A lot of the time people are much more willing to throw money at a problem than throwing money at fixing themselves.
It’s so true. It’s absolutely absurd in racing how many people, especially with my motocross Supercross background, those guys will spend thousands of dollars on a motor, you know, suspension, a kit, um, all of this.
But to your point, they have haven’t optimized, um, themselves yet. And they haven’t even come close to finding the limits of the vehicle that they’re competing on, you know, and we saw that with a, a guy, I’m friends with Jerry. Robin who, who competed, I don’t know. It could have been 2006. Six, maybe. Um, or 16.
Six or 16. I think it was May 16. Anyways, he competed on a bike from 1986, I think it was, and it was epic. Like he competed against some of the best in the world and he won. Like he legit won. And it was just like, nobody really seems to talk about that, but it’s like he found the limits, uh, of that bike for sure.
But he didn’t need all this new technology, you know, he just needed a. To go at a certain mile per hour through certain areas of a track, consistently, um, and make great decisions. And he didn’t, he won. So it’s really interesting how we as humans, Um, approach problem solving approach, personal growth, um, approach being a better version of ourselves.
So very, very interesting. Um, on that note, what character trait do you feel that you possess that gives you the most benefit as a race car driver? And which character trait do you feel you could develop more to help with the same?
We’re all about asking easy questions on this show, you know, so, no, absolutely. It’s only cuz you’re smart that I can throw these at you. This is just so you know, there’s gonna be some guests coming up, which by the way, I have not booked yet, so I’m not calling anyone out. But you know, we’re maybe this style of questioning would have to be tamed down, especially those who have met a wall recently.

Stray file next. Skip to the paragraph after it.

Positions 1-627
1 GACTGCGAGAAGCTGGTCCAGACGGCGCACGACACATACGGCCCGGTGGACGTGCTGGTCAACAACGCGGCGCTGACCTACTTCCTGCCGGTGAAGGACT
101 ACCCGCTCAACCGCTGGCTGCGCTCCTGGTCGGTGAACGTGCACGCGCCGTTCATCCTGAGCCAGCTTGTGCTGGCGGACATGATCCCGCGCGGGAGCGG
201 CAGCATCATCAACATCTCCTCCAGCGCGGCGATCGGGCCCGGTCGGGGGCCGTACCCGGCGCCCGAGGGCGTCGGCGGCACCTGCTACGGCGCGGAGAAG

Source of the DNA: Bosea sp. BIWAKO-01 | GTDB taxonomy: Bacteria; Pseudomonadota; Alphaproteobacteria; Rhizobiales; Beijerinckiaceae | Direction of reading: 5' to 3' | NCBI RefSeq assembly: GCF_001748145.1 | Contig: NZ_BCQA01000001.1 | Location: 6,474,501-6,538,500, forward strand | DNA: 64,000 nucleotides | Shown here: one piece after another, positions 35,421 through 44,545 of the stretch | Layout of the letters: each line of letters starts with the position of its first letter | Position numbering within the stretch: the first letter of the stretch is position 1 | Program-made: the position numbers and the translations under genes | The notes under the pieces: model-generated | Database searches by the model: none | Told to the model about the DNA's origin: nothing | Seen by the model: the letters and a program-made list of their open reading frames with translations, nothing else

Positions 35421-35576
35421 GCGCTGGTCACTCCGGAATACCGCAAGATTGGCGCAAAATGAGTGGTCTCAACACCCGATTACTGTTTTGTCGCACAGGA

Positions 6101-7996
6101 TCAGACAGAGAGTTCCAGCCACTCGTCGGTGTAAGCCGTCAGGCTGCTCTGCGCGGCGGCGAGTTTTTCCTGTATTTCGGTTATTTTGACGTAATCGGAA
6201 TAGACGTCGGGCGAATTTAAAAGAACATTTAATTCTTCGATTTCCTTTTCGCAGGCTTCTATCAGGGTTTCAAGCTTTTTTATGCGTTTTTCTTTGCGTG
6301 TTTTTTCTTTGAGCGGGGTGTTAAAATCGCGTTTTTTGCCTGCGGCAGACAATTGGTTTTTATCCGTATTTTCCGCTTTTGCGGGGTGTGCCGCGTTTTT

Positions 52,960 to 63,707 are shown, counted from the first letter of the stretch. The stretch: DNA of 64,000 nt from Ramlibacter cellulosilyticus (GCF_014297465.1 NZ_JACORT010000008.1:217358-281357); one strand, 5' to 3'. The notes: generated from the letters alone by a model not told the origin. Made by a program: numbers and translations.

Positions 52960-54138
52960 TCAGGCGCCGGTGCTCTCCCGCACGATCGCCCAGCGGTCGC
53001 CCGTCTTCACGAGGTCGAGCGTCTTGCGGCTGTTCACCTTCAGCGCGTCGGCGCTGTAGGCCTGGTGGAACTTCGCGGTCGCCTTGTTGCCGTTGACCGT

Uh, I appreciate that. Um hmm. I think.
Calmness, maybe like, and I, that’s like a general term for sure, but, um, I think that might be one of my strengths, um, especially in the face of adversity. Right. Um, I think throughout my career I may have, I’ve been through, I. A lot of adversity not to compare to anyone else, but I’ve definitely been through a lot of adversity.
I’ve been through a lot of struggle. Um, you know, I’ve ran with teams that are brand new and aren’t particularly like, it’s not like I’m only racing with the best of the best. Um, you know, I’ve worked with people who are brand new to the sport. On a team side, um, and stuff like that, money struggles, all these different things.
Um, and I think for the most part, just being able to compartmentalize, um, what’s going wrong outside of the car and being able to get in the car and perform regardless of, you know, whatever mental struggles I’m in outside of the car. And, you know, I mean, honestly, yeah, like that’s probably my biggest strength is just being able to set aside my issues and get into the race car and do my job.
Which is to get everything I can out of it. Um, but what do I struggle with the most? Um, I think there’s still a mindset thing there. Um, and I think there always has been a mindset thing, um, in a way that I’ve worked very, very hard to get rid of. Um, and, you know, I did see, I saw Jacque Daire, um, who’s very well known in the, in the world of Motorsports.
Um, and, and he helped me a ton. And it was probably the biggest. Let’s say uptick In my career, the biggest improvement for me was, is actually getting a mental coach and working on that side. Um, but you know, for the most part, like, I definitely still have struggles where it’s like, man, am I gonna get in the race car and be able to perform?
Am I gonna be good enough? Um, a lot of the, you know, can I, or will I be able to perform at the level that I’m so used to performing at? And as you move up the ranks, that gets worse and worse because that, you know, 0.5% at the sharp end of the field is so much harder to find. Right? Because the, the level gets, you know, if we’re talking about, I don’t know, barber, like a 10th puts you from anywhere from, you know, second to 15th, right?